Racial Resentment Varies Widely Among Religious Groups

Demonstrators gather at a rally to peacefully protest and demand an end to institutional racism and police brutality on June 3, 2020, in Portland, Maine. (AP Photo/Robert F. Bukaty)

Measuring people’s true attitudes toward racial issues on surveys has long been one of the most difficult problems that social scientists face. However, in the last few decades scholars have developed methods that have helped us make progress in understanding the subtle ways that racist views not only persist but bubble to the surface in American society.

One of those has become known among researchers as racial resentment. Usually posed as a set of four questions, the racial resentment series presents the following statements — which some of us might recognize from discussions over the Thanksgiving table — and asks for respondents’ reactions, ranging from “strongly agree” to “strongly disagree”:

  1. Irish, Italians, Jews and many other minorities overcame prejudice and worked their way up. Blacks should do the same without any special favors.
  2. It’s really a matter of some people not trying hard enough; if blacks would only try harder they could be just as well off as whites.
  3. Over the past few years, blacks have gotten less than they deserve.
  4. Generations of slavery and discrimination have created conditions that make it difficult for blacks to work their way out of the lower class.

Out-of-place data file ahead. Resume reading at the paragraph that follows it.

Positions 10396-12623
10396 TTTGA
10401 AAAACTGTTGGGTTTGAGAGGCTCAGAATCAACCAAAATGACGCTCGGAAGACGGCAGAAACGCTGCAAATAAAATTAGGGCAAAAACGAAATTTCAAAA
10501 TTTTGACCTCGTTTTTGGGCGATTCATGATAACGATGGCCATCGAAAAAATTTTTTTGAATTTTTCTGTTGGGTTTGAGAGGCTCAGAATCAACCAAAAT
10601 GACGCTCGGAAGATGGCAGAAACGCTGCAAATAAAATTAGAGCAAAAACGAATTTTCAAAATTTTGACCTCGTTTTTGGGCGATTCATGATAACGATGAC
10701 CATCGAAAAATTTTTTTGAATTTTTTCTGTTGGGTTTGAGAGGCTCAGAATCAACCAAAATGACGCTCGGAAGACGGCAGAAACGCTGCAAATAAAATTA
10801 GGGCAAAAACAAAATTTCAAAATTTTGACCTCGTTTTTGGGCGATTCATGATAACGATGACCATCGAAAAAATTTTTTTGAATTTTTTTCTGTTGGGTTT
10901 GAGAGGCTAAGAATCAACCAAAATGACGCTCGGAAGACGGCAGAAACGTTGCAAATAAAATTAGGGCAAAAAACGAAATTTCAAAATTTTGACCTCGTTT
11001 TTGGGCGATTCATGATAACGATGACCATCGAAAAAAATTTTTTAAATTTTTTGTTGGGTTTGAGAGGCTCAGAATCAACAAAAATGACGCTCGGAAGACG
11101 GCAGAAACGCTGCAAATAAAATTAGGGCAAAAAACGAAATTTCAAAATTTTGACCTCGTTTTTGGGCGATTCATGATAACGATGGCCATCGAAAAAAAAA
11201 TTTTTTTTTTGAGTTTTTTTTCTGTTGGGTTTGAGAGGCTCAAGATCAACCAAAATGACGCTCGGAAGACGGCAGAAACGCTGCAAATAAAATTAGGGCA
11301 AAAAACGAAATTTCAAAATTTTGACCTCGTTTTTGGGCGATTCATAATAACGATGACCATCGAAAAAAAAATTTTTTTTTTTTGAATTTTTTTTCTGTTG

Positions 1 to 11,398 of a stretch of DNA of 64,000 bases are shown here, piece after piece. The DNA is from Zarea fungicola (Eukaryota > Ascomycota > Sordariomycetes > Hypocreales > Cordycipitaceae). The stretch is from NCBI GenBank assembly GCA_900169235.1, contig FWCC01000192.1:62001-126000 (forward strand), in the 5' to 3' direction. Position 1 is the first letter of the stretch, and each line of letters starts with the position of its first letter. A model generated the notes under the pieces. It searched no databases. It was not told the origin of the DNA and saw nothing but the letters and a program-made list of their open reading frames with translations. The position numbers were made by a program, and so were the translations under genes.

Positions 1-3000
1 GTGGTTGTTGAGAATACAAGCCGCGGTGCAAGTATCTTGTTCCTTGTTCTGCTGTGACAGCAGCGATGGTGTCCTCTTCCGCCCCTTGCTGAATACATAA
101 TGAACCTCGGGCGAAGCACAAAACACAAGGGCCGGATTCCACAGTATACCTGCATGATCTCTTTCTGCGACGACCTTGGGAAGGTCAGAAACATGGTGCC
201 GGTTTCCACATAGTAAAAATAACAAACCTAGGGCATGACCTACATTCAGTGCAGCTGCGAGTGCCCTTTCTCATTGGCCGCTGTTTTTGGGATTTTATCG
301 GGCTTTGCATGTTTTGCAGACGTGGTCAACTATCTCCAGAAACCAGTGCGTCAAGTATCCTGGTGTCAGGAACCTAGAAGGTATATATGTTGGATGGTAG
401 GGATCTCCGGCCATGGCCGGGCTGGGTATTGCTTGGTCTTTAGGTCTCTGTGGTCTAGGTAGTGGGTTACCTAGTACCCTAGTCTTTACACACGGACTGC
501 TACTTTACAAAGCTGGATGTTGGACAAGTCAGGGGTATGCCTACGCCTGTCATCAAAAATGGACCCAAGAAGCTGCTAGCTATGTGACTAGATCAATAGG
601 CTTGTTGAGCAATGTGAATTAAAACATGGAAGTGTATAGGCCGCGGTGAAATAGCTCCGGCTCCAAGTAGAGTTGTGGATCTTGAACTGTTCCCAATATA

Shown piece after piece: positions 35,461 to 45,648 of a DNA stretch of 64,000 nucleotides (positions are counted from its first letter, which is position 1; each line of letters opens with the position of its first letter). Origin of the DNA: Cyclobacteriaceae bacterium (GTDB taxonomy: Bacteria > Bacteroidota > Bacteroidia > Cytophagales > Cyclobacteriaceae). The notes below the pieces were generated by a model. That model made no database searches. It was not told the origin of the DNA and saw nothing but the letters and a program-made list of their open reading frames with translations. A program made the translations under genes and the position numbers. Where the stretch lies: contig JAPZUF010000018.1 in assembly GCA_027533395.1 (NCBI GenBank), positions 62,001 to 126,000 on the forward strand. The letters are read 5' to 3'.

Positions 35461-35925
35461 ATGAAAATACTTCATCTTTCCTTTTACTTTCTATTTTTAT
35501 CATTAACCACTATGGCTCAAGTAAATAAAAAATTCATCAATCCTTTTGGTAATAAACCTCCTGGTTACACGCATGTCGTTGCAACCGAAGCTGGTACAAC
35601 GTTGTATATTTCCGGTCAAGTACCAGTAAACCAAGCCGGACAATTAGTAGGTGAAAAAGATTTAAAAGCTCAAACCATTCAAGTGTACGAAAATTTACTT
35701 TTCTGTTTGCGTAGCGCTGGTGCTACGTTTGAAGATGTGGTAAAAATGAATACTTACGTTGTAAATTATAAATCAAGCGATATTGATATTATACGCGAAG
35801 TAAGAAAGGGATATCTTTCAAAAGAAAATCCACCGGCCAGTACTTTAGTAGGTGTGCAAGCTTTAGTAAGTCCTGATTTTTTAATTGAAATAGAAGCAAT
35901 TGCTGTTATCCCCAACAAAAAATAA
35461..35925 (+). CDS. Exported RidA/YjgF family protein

Agreeing with statements 1 and 2 earns a respondent 1 point each. Disagreeing with statements 3 and 4 gains them another 1 point each. When added together it creates an index of resentment running from zero (no resentment) to 4.

“Distribution of Racial Resentment Scores” Graphic by Ryan Burge

Using this method, a survey taken in November 2018 showed that the distribution of racial resentment across American religious traditions varies widely. Unsurprisingly, perhaps, those who belong to historically black denominations scored lower than those that were predominantly white. Buddhists and Jews were the only nonblack faith group for whom a majority of adherents had scores of zero.

But more than 60% of white evangelical Christians scored a 3 or 4 on the scale, as did half of white Catholics.

One significant outlier was atheists: Despite the fact that three-quarters of nonbelievers are white, 70.6% of them scored a zero on the scale.

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Source: Religion News Service